By Thomas Gerbasi
If all goes well in James Wilkins’ ShoBox debut against fellow unbeaten Misael Lopez, a bout that follows the Showtime premiere of the “Cradle of Champions” documentary that he stars in, life is going to be significantly different for the New Yorker on Monday.
Well, that’s the plan.
“Oh yeah, of course,” said Wilkins matter-of-factly. “That’s what I’ve been working so hard for since my Golden Gloves fights.”
It’s Wilkins’ 2015 run in the New York Golden Gloves that is the centerpiece of the critically-acclaimed documentary, which also features Wilkins’ rival Titus Williams and multi-time NYGG winner Nisa Rodriguez. And over the course of the film, viewers get a deeper look – good and bad – at Wilkins’ journey to that year’s finals. Seeing your life revealed to the world can be difficult, but the 22-year-old takes it all in stride.
“There was nothing bad, I just see my growth and I see how far I’ve changed and learned as a fighter,” he said.
But…spoiler alert…after watching Wilkins slam a sparring partner and then knee an opponent in a Gloves bout, how come he didn’t take himself to mixed martial arts.
“I don’t know,” he laughs. “I think there’s more money in boxing.”
The takedown technique was pretty stellar, though.
“A lot of people tell me that,” Wilkins said. “They say that must not have been my first time doing it, and I said it wasn’t.”
Without question, Wilkins is a scrapper, and an old school one at that. If that costs him sometime down the line remains to be seen, but at the moment, he’s 5-0 as a pro with five knockouts and he doesn’t hesitate to say of himself, “I’m like the new Tyson.”
We all know how that story went, with outside the ring issues and a lack of focus eventually taking down “Iron Mike.” But it was that early hunger and ferocious intensity to succeed and vanquish his demons that set Tyson apart from the rest. Wilkins knows that struggle, coming up hard in various stays in Brooklyn and Staten Island as a kid. And having 23 cousins taught him how to fight.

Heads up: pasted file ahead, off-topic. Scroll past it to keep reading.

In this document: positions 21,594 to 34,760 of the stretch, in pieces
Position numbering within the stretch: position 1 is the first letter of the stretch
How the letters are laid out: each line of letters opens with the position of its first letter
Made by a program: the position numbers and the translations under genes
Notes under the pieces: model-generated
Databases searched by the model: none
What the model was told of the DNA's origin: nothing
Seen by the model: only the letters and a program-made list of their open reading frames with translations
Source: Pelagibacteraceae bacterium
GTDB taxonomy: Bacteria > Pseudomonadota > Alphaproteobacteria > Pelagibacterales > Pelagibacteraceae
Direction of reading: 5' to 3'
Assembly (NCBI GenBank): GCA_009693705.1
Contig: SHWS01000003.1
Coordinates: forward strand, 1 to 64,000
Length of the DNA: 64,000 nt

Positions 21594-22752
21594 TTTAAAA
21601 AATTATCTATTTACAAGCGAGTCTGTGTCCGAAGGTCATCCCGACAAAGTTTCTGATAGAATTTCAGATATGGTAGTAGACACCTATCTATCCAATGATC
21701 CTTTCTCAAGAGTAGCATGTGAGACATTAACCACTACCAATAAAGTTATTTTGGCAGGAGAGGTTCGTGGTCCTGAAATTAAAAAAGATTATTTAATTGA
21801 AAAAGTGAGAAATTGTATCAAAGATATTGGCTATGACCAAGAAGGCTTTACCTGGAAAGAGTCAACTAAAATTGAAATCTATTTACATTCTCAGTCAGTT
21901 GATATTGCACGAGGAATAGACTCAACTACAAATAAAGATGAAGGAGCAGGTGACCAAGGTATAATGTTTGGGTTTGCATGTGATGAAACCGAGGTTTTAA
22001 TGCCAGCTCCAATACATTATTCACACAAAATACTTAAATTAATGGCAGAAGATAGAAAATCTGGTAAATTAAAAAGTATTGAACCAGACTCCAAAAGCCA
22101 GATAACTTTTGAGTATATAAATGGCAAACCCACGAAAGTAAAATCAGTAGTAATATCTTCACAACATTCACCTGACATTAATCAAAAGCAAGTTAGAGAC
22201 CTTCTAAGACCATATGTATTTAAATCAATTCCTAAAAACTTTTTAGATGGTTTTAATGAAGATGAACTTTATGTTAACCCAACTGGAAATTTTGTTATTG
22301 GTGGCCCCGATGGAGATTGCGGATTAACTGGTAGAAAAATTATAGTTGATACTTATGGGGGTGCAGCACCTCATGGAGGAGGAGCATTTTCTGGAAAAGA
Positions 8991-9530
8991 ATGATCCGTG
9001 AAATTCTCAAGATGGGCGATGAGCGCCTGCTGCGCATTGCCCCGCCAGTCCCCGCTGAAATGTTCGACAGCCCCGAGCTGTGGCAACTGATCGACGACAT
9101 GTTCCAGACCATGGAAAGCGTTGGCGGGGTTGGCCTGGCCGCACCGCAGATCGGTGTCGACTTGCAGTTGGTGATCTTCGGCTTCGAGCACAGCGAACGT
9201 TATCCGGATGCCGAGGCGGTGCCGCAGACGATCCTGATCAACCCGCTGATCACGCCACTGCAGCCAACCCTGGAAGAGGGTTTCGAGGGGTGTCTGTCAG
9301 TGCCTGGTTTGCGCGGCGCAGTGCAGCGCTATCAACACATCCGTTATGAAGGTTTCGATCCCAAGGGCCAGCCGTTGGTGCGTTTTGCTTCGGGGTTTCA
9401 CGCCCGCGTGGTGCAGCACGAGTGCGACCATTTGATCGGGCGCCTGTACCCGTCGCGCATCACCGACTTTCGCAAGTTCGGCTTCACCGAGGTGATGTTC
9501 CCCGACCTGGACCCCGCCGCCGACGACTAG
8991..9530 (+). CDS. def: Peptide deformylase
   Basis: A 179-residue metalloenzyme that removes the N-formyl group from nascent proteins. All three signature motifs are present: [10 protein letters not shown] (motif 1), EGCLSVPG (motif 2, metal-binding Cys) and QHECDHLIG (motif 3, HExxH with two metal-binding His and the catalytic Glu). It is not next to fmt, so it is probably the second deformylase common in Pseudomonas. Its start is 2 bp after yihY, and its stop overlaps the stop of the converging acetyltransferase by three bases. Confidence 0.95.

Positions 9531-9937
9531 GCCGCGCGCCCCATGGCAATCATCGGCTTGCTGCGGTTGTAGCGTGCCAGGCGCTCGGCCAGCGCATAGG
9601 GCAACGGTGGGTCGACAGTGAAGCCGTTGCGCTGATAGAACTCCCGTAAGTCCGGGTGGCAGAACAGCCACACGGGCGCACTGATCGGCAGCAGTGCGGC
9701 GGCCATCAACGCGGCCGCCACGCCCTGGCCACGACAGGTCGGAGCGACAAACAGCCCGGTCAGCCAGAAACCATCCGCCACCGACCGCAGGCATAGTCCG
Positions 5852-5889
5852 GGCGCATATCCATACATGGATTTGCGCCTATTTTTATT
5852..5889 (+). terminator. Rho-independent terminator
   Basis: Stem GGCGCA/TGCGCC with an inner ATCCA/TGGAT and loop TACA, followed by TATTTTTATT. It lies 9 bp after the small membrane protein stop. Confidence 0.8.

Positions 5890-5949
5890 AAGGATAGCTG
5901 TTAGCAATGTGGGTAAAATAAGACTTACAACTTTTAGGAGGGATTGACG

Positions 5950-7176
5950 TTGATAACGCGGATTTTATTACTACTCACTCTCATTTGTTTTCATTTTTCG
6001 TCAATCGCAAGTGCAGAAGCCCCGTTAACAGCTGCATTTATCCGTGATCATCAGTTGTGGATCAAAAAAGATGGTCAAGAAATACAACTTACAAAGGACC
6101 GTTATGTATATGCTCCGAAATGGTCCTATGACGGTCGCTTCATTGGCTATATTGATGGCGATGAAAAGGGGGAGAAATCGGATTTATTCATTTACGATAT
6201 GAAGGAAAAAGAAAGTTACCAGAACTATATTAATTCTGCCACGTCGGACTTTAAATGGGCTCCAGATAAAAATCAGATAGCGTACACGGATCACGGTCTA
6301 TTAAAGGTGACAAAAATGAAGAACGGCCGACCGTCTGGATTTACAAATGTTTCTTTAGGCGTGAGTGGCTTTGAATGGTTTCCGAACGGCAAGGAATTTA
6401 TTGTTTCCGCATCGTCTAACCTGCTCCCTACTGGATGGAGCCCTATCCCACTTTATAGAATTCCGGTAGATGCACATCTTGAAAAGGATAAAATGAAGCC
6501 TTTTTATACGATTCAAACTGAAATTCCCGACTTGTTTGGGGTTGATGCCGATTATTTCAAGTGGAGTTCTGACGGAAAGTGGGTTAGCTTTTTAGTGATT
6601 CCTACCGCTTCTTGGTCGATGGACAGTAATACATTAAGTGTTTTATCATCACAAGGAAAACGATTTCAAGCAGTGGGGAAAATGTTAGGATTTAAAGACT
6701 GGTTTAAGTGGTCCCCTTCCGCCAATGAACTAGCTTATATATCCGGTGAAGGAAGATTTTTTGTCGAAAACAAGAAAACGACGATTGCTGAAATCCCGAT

“My cousins were kicking my ass every day until I got old enough and they couldn’t beat me no more,” Wilkins recalls. “One day they jumped me and threw me out the trailer and I got sprayed by a skunk.”
He was 10. But he can laugh about it now.
“I brought it up to them around two years ago and my cousin was like, ‘Well, we can’t do nothing about it now. We ain’t ten no more.’”
No, he’s not. Wilkins is 22 now, a professional athlete, and there’s a weight to whatever he does. That weight will get heavier if he scores a big win on Friday after introducing his story to the world through “Cradle of Champions.” He’s well aware of what’s at stake, but the way he tells it, he’s been waiting forever for this.
“It’s something that was always meant to be, it just took time,” he said, knowing that he has the potential to make an impact beyond the ring with his polarizing personality alone.
“You have to have star quality and charisma,” he said. “You’ve got to know how to stand out, but people have to be able to relate to you.”
And while many will gravitate to the cocky proclamations Wilkins has an abundance of (He promises “A world-class knockout” against Lopez), his truest fan base will likely come from folks that know his journey, one that includes losing his friend Felicia Garcia to suicide in 2012 and another friend, fellow boxer Tairiq Matthews, to a shooting in 2017. It’s not a topic Wilkins likes talking about, but it’s clear that he will never forget his friends.
“What’s done is done and it can’t be removed, so since I’ve gotta live with it, it just causes me to fight harder,” said Wilkins, who knows he’s not alone. And it’s these kindred spirits that will be with him as he moves up the 130-pound ladder.
“When you come from nothing and you see other people come from nothing, it’s different,” he said. “You understand them.”